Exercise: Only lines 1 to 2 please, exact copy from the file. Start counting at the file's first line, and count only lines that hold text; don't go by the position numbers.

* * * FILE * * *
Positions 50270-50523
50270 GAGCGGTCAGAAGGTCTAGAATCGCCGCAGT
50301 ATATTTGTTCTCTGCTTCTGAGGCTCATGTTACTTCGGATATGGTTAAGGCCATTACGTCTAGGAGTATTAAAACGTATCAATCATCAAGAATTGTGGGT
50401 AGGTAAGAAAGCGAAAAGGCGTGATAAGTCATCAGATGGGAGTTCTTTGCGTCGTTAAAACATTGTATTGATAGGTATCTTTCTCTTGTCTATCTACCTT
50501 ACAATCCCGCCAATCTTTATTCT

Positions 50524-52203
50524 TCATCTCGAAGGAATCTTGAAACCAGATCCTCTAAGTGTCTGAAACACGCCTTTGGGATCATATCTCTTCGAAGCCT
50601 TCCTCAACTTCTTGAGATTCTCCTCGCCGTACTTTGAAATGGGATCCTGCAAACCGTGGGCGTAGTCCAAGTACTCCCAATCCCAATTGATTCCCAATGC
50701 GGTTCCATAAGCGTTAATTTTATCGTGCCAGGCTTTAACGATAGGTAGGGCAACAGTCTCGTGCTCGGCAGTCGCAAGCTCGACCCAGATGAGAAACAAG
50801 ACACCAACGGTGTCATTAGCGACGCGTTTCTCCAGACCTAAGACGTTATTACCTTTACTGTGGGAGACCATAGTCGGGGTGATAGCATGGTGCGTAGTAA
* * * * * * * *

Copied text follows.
Positions 50270-50523
50270 GAGCGGTCAGAAGGTCTAGAATCGCCGCAGT